Are You Delivering Value to Your 1000 True Fans?

I just read Tim Ferris' latest post, about public speaking and went off on a mental rabbit trail when he reminded me of Kevin Kelly's famous article on 1000 True Fans.

Tim's comment on 1000 True Fans is that it is the only marketing article one really needs to read. I don't disagree.

The 1000 True Fan concept began with an eye for the marketing challenges facing artists, musicians,performers, authors, etc. But it also has applications for bloggers, podcasters, and anyone who creates and sells content.

Here's what Ken Kelly has to say about it:
A creator, such as an artist, musician, photographer, craftsperson, performer, animator, designer, videomaker, or author - in other words, anyone producing works of art - needs to acquire only 1,000 True Fans to make a living.

A True Fan is defined as someone who will purchase anything and everything you produce. They will drive 200 miles to see you sing. They will buy the super deluxe re-issued hi-res box set of your stuff even though they have the low-res version. They have a Google Alert set for your name. They bookmark the eBay page where your out-of-print editions show up. They come to your openings. They have you sign their copies. They buy the t-shirt, and the mug, and the hat. They can't wait till you issue your next work. They are true fans.

In other words, when casting your marketing net, particularly if you are marketing with social media, don't try to cast your net wide. Cast it deep. (I may have stretched that "casting your net" metaphor a little too far, but you get the point).

Marketing to millions is incredibly hard, but pleasing 1000 people is very doable. And, as Kelly says, "Pleasing a True Fan is pleasurable, and invigorating." Having a highly targeted fan base is rewarding in many ways. It keeps you focused and motivated. Plus it is just plain fun.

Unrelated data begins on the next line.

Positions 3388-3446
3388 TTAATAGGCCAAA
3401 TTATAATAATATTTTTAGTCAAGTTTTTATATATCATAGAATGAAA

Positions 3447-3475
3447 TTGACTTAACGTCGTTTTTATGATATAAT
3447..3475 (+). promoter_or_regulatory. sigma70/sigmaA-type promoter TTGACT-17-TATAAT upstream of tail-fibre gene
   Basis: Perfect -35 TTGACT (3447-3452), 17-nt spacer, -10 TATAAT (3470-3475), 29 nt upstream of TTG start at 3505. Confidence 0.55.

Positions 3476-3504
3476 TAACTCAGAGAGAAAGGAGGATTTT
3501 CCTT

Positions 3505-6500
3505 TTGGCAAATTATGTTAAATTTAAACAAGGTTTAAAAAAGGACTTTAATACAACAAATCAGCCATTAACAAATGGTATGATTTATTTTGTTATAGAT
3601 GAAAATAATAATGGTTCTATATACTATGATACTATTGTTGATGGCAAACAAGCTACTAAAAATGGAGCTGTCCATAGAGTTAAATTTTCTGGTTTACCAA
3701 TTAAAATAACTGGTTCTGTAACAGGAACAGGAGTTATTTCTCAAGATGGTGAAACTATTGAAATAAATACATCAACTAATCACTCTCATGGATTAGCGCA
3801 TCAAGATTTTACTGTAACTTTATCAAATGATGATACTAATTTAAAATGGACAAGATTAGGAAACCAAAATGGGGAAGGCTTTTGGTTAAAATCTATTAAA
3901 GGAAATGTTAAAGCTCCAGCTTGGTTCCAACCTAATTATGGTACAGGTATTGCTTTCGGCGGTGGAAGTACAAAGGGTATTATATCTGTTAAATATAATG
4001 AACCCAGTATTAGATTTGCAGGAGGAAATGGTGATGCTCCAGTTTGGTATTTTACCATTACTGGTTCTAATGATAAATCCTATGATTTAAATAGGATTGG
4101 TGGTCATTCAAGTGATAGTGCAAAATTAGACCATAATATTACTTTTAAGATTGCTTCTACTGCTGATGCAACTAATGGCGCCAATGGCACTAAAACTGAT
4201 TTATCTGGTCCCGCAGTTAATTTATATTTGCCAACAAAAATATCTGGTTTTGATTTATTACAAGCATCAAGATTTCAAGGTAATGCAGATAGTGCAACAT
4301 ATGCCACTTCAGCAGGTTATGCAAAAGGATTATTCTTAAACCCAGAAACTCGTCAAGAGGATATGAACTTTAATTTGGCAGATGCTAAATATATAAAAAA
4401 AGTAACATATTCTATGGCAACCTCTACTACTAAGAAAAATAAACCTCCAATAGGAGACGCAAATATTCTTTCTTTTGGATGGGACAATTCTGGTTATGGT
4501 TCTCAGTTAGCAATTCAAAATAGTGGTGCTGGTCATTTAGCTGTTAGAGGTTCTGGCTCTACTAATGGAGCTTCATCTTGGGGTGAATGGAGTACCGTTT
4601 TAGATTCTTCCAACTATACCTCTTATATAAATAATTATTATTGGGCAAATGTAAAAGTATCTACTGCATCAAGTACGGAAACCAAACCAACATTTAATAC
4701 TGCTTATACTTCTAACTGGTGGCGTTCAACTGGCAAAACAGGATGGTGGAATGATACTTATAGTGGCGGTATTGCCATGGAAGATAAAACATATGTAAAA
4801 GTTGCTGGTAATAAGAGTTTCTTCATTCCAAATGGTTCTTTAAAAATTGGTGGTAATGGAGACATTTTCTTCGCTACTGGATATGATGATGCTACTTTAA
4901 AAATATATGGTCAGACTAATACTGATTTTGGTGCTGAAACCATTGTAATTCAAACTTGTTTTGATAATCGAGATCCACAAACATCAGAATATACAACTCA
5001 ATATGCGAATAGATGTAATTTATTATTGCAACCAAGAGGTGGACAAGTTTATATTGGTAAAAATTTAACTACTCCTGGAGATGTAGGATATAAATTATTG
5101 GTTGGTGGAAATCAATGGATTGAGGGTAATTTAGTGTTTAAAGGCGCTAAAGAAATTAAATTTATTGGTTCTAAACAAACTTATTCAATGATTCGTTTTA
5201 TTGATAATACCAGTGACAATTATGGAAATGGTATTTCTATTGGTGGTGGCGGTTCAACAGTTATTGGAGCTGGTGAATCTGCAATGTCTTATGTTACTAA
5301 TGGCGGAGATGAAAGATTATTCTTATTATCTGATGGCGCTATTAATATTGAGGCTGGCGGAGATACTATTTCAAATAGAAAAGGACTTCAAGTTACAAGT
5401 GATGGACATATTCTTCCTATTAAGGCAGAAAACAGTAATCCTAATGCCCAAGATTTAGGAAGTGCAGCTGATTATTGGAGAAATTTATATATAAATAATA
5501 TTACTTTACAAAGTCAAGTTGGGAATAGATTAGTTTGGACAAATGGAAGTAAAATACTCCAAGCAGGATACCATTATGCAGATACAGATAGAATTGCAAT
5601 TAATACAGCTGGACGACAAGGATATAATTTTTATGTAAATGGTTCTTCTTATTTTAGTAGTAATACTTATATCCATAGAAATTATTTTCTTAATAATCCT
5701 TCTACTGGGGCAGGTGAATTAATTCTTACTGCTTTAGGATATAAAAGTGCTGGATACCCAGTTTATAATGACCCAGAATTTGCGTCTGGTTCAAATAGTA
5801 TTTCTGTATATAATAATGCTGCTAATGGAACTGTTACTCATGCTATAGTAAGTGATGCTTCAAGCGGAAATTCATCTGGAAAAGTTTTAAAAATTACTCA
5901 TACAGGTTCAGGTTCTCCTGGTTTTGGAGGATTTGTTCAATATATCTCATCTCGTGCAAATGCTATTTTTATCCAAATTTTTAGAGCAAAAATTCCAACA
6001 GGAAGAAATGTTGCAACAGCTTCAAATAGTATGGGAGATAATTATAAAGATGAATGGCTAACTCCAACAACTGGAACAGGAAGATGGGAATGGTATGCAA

I talked about a similar approach a few months back when I wrote How To Build Your Social Media "Farm," a case study of how a very successful real estate agent I once knew built her business (with applications for those using social media as a marketing tool).

The value of focusing on a core group of True Followers on social media is that they help you cultivate your concentric circles of lesser fans. In a sense, they do your marketing for you. They are your evangelists.

And believe me, if you have 1000 die hard followers, friends, or fans out there spreading the word about who you are and what you do, your impact will be felt far and wide.

If you don't have your 1000 True Fans yet, think about who they are. A good start would be to develop what David Meerman Scott calls "Buyer Personas."

Developing Buyer Personas is much more than demographics. It is an understanding of your ideal buyer's wants and needs, problems, likes and dislikes, etc. What this does for you is that it helps you avoid what Adele Revella calls "Messaging to No One In Particular."

Here's a quote from Adele: